During a presidency that presents us with almost a daily disaster, another debate rages in the background. Just before the start of the NFL season, the Supreme Court agreed to hear the New Jersey case alleging that the state should be able to legalize sports gambling. An initiative spearheaded by Governor Chris Christie, lesser courts have ruled against him, but this October, the Supreme Court will rule on the case.
What would this mean? Curranty, the Professional and Amateur Sports Protection Act or PASPA is a federal ban on sports gambling in all but four states that were grandfathered in: Nevada, Delaware, Oregon, and Montana. It was enacted in 1992, but the appeal will have much wider reaching effects than just sports gambling: it will change the way the constitution is interpreted.
Many states argue that PASPA is unconstitutional: the constitution essentially grants states all rights not explicitly granted to the Federal government, and gambling regulation falls into that category.
Why do states care about this particular issue? There is big money in sports gambling, as illustrated by Nevada and the Las Vegas sports books. This is especially true of states that are in financial trouble like California. In August 2010, Senator Roderick Wright announced that he was in favor of the New Jersey lawsuit, and tried to convince the California legislature to sign on to it.
The likely outcome, should the Supreme Court declare the law unconstitutional, is that nearly every state that has a lottery would also authorize sports betting.
In October 2016, former NBA Commissioner David Stern called for the repeal of PASPA, reversing his earlier opinion. Current commissioner Adam Silver has warmed to the idea. The reason is that with the current salary structure, the incentive for a player to throw a game is small. Most players who could have that kind of impact are making eight-figure salaries annually or are on the way to making that much in future contracts. It’s unlikely that any player would throw away that opportunity for anything a fixer might offer them.
The NFL and Major League Baseball are the same: impact payers are making more than enough to make fixing games a worthless effort. Many worries about sports betting from the past are simply not valid any more, and in addition gambling would offer another incentive for fans to watch. Not to mention gambling is a potential source of revenue for the leagues, who could offer everything from online games (depending on state laws) or sponsorships to sportsbooks, like the English Premier League teams do.
The NCAA is fighting the ruling, and for seemingly good reasons, at leastn on the surface. While scholarships are certainly a good incentive for a player not to shave points, the league has significantly more sports over a wider area than any other league. There is no way they can keep an eye on players and officials in every game everywhere.
The problem with that kind of thinking is that those who are going to seek out a vice are going to do it anyway, and the gambling ban has created a thriving black market in addition to the legal gambling in Las Vegas and elsewhere.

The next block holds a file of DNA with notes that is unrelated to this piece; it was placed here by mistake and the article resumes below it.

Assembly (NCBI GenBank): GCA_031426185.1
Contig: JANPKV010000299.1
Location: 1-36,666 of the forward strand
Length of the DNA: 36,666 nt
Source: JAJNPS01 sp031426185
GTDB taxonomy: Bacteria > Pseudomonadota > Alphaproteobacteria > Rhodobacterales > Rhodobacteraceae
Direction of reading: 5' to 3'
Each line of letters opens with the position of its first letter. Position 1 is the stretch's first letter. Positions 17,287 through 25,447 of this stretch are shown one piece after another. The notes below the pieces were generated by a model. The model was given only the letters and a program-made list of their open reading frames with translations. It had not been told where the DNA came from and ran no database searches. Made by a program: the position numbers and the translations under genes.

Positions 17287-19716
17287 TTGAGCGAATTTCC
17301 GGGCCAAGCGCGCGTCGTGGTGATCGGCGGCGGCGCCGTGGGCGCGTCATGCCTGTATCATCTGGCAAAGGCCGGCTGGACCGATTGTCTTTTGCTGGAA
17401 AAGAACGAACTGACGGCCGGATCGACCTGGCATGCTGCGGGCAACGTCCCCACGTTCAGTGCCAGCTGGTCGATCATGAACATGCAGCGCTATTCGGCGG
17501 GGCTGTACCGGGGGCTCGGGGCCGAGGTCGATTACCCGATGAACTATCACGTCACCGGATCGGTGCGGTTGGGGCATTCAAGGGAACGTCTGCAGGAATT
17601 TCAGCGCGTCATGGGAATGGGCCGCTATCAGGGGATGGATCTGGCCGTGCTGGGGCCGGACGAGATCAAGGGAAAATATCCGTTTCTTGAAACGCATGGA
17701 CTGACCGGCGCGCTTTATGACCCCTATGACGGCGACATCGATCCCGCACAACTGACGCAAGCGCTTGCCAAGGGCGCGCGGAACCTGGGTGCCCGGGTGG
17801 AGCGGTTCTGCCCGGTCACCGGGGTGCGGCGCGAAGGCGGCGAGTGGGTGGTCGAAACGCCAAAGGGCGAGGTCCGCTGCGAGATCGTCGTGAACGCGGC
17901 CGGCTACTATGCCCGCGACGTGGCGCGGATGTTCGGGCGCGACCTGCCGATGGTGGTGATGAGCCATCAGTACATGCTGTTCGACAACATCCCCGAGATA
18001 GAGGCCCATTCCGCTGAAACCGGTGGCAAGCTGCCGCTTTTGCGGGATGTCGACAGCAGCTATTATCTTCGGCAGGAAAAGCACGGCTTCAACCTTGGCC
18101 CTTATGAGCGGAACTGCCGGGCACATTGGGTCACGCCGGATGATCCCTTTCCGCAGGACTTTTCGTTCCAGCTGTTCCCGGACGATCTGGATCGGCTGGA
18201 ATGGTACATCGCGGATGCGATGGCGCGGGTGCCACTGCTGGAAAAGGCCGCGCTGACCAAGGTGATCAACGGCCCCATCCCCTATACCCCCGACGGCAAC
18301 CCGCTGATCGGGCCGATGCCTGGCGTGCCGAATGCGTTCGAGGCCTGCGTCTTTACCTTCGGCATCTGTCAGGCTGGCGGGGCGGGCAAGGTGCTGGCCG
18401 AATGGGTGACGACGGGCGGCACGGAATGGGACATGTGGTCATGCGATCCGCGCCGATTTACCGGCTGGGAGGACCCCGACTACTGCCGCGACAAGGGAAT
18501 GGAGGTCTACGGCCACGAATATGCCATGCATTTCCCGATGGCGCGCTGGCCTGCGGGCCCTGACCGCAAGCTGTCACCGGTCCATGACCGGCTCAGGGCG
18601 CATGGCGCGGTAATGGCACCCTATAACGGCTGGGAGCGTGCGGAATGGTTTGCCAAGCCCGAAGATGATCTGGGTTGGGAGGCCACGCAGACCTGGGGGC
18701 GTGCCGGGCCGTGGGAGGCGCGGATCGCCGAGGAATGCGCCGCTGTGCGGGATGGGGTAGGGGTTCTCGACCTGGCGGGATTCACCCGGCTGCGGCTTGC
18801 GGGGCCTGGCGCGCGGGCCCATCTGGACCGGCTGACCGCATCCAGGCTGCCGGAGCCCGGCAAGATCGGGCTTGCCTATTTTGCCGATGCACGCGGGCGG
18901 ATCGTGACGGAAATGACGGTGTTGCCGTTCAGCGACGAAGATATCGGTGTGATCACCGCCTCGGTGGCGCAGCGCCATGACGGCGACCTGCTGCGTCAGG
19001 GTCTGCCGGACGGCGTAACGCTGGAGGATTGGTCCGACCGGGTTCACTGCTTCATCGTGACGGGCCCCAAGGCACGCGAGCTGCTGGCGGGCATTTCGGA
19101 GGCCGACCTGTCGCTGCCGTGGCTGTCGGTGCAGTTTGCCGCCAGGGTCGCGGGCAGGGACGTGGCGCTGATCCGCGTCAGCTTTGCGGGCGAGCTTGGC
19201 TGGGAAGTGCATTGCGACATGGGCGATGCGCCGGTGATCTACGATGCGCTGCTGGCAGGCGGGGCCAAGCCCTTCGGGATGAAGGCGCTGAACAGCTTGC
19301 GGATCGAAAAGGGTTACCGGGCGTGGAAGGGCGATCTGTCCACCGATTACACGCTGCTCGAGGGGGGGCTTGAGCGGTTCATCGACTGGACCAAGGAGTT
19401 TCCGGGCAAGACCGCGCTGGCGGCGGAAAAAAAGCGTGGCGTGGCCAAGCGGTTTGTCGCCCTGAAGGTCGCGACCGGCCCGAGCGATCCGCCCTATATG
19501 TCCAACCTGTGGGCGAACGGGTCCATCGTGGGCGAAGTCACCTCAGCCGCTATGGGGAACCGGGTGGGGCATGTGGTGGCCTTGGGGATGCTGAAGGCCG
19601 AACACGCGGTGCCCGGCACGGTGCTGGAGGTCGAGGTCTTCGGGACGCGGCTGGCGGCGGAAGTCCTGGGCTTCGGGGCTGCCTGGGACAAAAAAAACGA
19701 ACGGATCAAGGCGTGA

The truth is that more legalized gambling puts more eyes on mid and low tier games, something that could help prevent point shaving in those markets. A casino or sportsbook would happily take a large bet on a UNLV or Indiana basketball game, but not on a lesser contest between smaller schools. Not only would the sportsbook worry about game fixing, but they might not be well-informed enough about a lesser contest to risk taking a large wager on it. A large wager against long odds is really the only way a fixer could afford to “fix” the game.
Either way, the NCAA should probably prepare for the fact that legalized gambling is likely to come to pass whether the Court rules against PASPA this October or another case is brought before it later.
The Constitutional Gamble
The final issue comes down to more than just gambling. It comes down to the fact that other laws will be affected. The idea that the Federal government cannot force a state to enact certain policies is the basis of federal government and states working together through a practice known as cooperative federalism. This voluntary arrangement allows Congress to pursue its goals more efficiently and, because states must be induced to participate, it gives them influence in how federal policies are set.
States don’t have to participate, and few would in the future if, once it initially agreed to a policy, Congress could pass a law making the policy permanent regardless of whether the states subsequently rejected it.
If federal officials can force states to implement unpopular policies, they won’t be held accountable for their decisions. Voters will blame state officials for unpopular, costly, or boneheaded policies not realizing that, like New Jersey with its gambling laws, states are powerless to change anything.
It's difficult to give odds on Supreme Court cases, but many feel New Jersey is the favorite. This case could end up being a big win not only for New Jersey, but also the Constitution.